By 2012 you’d think people might be used to seeing other people with cancer. Bald heads, no eyelashes or eyebrows, sometimes gaunt, sometimes using sticks or frames to walk. There might be more awareness that folks having chemotherapy can be any age because cancer isn’t fussy about who it grows in and it’s growing in more and more of us. I thought people would be more used to seeing it, they’d be more aware. I can understand kids staring, they aren’t to know about the horrors of cancer or the physical changes chemotherapy brings. But adults?
I’m lucky because I stand tall and walk around unaided. Most of the time I’m “normal.” The only visible signs I’m dealing with cancer are my hairlessness and very pale skin. I cared about the hair at first, when my scalp was sore and tingling. I cared when I could run my hands through and find them carpeted in golden strands that I hadn’t even felt detach from my head. Seeing my hair all over my hands made me realise I was sick, very sick. I don’t care about it now, it’s just hair, I’m doing fine and I’ve adapted. I’ve always been good with different and this is just a different, more streamlined version of me.
My head gets cold and most of the time I wear hats. I like beanies and slouchy berets. When the temperatures drop a little lower I’ll pull out the fake fur and have fun rocking a cossack look, long boots, big coat and furry hat. Winter is a good time to do chemo from a head-gear point of view. I guess I am a bit thinner than I was before but I don’t look malnourished and I’m pale in a fashionable Twilight kind of way without the sparkles. I would’ve liked sparkles.
I put on make-up when I go out and I’ve developed techniques (thanks to a very special friend) to disguise my lack of brows and lashes. I confess I’ve never been brilliant with cosmetics hence my need to ‘phone a friend but occasionally I manage to impress myself. If my patience holds up and I get it right I can make myself look feminine in a cancer-chic kind of way. I smile and laugh, I’ve got good posture and I walk fast. I’ve always walked fast because I’m tall with a long stride. So even if my speed has diminished a little I often find myself overtaking other folks on the sidewalk.
That’s when they stare and I wonder what it is they’re seeing.
This staring isn’t reserved for the sidewalk. People stare at me when I go to the shop or for a stroll. They stare when I go to the hospital too. Inside the hospital where sick people go to die or get well again. Surely I’m allowed to be bald in hospital, the place that made me bald in the first place (!) so that I can get well again? The hospital staff have seen it all before, they don’t notice my hair has gone and even if they do they aren’t bothered by it.
When I have to engage with a stranger at a check-out or in a filling-station the staring from a distance turns into a look of panic, pity or repulsion. Sometimes its as if they’re thinking she’s coming this way, sh*t, she’s going to talk to me. Well of course I am because I don’t want to get arrested for shop-lifting. D’oh! So I smile, say hi and act normal. I am normal. I want to pay and be on my way like any other ordinary customer. A few times cashiers realise I’m not marked by the devil, it’s just cancer and chemo fecking me up a bit. A few times they ask how I am and I tell them I’m having treatment and overall I’m doing well. They seem to understand and I wonder if their lives have been touched by cancer too?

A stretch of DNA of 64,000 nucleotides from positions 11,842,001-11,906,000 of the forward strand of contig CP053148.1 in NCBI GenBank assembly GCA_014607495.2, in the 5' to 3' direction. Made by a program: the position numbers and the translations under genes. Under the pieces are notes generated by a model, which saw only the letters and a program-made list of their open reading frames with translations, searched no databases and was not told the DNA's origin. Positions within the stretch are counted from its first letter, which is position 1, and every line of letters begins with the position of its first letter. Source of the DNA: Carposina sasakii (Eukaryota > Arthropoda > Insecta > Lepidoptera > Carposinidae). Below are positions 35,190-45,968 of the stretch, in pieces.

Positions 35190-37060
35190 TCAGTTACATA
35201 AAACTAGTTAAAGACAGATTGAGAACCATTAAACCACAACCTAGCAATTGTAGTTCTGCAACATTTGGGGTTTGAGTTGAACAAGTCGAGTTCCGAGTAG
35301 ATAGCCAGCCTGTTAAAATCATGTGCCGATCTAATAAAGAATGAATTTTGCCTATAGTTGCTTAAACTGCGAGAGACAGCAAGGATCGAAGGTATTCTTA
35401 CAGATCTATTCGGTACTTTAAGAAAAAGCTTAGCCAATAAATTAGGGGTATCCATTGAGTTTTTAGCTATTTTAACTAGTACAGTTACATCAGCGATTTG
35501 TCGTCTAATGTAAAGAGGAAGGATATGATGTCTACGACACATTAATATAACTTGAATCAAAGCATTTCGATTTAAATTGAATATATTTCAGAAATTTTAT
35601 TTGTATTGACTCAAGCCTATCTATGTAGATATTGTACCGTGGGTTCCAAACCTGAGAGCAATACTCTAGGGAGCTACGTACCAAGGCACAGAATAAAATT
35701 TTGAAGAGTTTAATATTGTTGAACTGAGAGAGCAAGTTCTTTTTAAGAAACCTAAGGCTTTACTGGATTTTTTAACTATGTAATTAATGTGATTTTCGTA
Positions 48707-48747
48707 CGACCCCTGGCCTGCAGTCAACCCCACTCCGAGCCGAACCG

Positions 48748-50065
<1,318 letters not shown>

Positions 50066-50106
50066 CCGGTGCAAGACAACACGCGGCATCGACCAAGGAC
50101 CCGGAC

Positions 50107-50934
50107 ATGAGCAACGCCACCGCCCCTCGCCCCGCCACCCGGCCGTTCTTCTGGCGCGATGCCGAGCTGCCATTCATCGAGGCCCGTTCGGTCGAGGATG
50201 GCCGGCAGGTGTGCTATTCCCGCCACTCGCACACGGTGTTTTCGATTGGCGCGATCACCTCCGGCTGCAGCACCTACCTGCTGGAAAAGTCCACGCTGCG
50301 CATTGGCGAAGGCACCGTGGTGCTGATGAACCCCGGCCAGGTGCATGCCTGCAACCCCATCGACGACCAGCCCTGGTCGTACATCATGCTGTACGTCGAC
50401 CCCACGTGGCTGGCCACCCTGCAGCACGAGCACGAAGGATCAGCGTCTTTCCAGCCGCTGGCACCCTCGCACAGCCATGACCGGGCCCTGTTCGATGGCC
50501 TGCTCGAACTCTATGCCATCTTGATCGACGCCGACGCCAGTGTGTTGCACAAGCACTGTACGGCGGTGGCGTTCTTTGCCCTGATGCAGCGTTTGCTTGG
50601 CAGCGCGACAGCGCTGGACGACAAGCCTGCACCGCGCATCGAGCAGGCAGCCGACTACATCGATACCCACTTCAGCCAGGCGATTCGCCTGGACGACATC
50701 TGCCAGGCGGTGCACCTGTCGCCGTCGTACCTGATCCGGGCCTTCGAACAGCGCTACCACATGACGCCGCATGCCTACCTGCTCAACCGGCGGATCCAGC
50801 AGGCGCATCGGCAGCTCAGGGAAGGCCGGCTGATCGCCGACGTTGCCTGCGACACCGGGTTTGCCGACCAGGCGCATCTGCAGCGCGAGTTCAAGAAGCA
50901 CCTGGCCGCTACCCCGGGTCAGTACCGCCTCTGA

But a lot of the time people just stare, they don’t ask how I am or say Jeez, I feel for you, good luck with everything. I wonder if I’ve been marked by the devil 😦 Christ-on-a-Cracker if I take my beanie off 666 is going to be branded on my head! Don’t worry, I’ve taken a good look from all angles and it’s not on my head. I’ll look elsewhere.
I accept it’s a little strange to see someone relatively fit and youngish looking with no hair but I’m not the Anti-Christ. It would be nice if people could get over how I look and see that underneath my hat I’m just another human being getting on with my simple human life. I won’t bite, I’m not contagious so if you ask how I’m doing I’ll say I’m doing well and thanks for asking 🙂 I wouldn’t be buying petrol if I was about to drop dead and it’s illegal to build your own funeral pyre in this country. Using petrol would definitely be a no-no. So trust me, if I take off my hat (I won’t) I do not look like this. I will not drag you to hell.
For some extra insight into being different, my sister in arms HighinBrixham has a very funny post here: http://highinbrixham.wordpress.com/2012/10/09/im-normal-youre-too-furry.
And a poignant and touching insight can be found here mywifesfightwithbreastcancer.com/reactions at Angelo Meredino’s website. Angelo photographed his wife’s cancer journey, this link shows people’s reactions to her. Jen lost her battle and Angelo is a 38-year-old widower. I feel for him.